An Argentine immigrant who became wealthy in real estate, Horacio Vignali held large property holdings in Los Angeles, as well as parking lots and body shops — and a $9 million mansion that previously belonged to the actor Sylvester Stallone, the report recounts. He also began making large campaign donations to California politicians and hosting well-known outdoor barbecue fundraisers.
Among his political contributions: $11,000 to Becerra’s political action committee, as well as nearly $6,000 to Becerra’s campaigns for Congress and his unsuccessful 2001 Los Angeles mayoral bid, according to the Los Angeles Times.
In November 2000, Becerra wrote to the White House asking for a “full evaluation of this case to determine if justice has been achieved,” noting that Carlos Vignali’s parents were “dear friends” and “solid, upstanding members of the Los Angeles community” convinced of their son’s innocence, according to the House report.
Becerra then made a series of phone calls to top administration officials, including a phone call to the White House Counsel’s Office on Jan. 19 — the day before Clinton left office — to inquire about the case, the inquiry found.
Becerra has said he never pressed for the commutation but merely asked that the case be carefully considered — including whether the sentence was overly harsh. He said that he was moved by the pleas of Vignali’s father and other respected members of the community who also supported leniency, including Cardinal Roger Mahoney, the archbishop of Los Angeles. (Mahoney later said he regretted his involvement.)
“What I wanted to know was, ‘Can you give him some information?’ ” Becerra told the Los Angeles Times in 2001 of his last-minute call to the White House. “If I was going to try to put pressure on, I would have tried to call the president.”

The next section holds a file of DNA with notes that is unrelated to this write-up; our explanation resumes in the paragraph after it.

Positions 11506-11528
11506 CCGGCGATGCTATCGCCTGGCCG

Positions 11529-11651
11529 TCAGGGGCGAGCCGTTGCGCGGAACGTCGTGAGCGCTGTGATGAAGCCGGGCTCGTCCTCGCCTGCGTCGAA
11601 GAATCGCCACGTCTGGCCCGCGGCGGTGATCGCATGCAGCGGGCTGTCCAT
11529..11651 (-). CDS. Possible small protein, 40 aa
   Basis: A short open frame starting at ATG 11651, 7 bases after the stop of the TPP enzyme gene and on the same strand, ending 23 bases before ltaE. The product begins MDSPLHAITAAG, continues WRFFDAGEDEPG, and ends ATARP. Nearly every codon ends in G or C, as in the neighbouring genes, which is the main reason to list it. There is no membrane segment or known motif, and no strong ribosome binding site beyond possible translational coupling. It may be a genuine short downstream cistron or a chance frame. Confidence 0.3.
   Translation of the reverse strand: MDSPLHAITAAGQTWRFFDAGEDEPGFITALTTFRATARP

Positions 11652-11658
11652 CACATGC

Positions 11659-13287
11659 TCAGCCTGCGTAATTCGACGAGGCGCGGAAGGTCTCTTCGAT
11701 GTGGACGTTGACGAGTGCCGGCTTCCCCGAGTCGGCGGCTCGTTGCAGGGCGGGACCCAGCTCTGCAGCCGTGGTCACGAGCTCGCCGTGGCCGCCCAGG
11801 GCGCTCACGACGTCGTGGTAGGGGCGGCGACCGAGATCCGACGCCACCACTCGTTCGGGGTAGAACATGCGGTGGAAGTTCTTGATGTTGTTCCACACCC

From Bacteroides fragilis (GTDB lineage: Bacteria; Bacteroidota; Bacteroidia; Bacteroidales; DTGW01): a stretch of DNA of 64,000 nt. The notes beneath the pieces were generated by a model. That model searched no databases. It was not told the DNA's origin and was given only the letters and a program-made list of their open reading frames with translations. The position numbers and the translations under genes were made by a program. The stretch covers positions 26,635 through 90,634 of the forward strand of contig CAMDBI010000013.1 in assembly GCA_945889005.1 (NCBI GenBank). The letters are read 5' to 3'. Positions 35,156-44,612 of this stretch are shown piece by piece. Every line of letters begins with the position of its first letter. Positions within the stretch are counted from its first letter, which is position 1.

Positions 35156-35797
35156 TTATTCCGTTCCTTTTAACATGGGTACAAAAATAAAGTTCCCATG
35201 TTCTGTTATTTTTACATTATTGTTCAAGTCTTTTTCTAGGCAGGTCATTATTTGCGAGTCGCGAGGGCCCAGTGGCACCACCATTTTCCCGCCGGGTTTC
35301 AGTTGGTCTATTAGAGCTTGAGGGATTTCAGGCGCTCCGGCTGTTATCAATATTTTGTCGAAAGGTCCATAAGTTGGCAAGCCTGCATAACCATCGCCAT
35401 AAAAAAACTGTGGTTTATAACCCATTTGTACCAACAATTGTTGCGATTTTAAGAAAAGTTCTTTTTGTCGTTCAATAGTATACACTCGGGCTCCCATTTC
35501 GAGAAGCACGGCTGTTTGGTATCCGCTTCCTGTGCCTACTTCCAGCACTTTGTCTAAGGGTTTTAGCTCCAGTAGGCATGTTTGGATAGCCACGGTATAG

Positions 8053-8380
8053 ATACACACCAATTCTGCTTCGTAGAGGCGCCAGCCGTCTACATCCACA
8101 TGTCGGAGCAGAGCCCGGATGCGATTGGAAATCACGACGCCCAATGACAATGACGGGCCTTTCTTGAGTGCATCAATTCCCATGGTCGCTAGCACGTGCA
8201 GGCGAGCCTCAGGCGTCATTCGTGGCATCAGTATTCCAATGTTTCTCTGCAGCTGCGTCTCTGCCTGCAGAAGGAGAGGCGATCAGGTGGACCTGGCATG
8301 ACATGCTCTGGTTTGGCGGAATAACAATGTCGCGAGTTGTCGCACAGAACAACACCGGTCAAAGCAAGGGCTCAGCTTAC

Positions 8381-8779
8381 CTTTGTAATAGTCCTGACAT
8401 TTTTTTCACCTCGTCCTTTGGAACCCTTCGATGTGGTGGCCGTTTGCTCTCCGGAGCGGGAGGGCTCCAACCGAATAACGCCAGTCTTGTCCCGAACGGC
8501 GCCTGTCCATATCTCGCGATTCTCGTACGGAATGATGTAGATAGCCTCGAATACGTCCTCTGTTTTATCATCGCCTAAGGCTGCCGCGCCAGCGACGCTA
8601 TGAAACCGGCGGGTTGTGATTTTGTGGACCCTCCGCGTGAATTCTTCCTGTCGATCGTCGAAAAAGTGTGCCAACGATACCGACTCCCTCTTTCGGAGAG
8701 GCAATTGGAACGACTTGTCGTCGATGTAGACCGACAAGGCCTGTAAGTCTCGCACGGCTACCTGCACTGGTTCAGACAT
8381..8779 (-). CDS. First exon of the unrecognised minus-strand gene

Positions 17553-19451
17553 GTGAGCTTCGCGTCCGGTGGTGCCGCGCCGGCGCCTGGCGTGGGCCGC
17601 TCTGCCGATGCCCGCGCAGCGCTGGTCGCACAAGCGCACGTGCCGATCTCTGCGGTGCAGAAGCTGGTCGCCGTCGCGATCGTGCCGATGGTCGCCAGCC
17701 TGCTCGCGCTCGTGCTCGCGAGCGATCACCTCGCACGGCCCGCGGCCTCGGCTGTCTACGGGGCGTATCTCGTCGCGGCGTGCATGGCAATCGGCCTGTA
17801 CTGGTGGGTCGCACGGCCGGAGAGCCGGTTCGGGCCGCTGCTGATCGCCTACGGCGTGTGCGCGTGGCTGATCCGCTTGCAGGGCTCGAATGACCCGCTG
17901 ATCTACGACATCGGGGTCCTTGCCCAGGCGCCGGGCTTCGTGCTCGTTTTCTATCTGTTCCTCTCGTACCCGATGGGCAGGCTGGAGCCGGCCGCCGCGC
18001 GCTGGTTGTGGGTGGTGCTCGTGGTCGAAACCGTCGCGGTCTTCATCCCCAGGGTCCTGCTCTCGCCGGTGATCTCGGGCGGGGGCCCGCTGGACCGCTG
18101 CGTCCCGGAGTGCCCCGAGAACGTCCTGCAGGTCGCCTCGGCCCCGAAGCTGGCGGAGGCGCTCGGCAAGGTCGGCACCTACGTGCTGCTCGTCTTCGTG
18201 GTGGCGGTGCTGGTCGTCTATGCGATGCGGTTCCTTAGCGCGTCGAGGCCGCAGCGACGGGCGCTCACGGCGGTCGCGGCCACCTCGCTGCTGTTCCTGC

After the Vignali episode, Becerra was reelected to Congress eight more times, and then nominated by California Gov. Jerry Brown (D) and confirmed to the job of state attorney general in 2017. He was elected to that role two years later.
It was Becerra who brought the Vignali case to the attention of Mayorkas.
According to the House probe, Becerra called Mayorkas in early 1999 and asked him to look into Vignali’s case. Mayorkas then twice called prosecutors in Minnesota to inquire about the matter, one of whom told him Vignali was a “major player” and “bad news,” the congressional investigation found.
Over the next two years, Mayorkas had a number of meetings with Horacio Vignali, who told him of his anguish over his son’s imprisonment, Mayorkas later told congressional investigators.
As Clinton was preparing to leave office in January 2001, Mayorkas told investigators, Horacio Vignali asked him to call the White House and inquire about his son’s pending petition for commutation.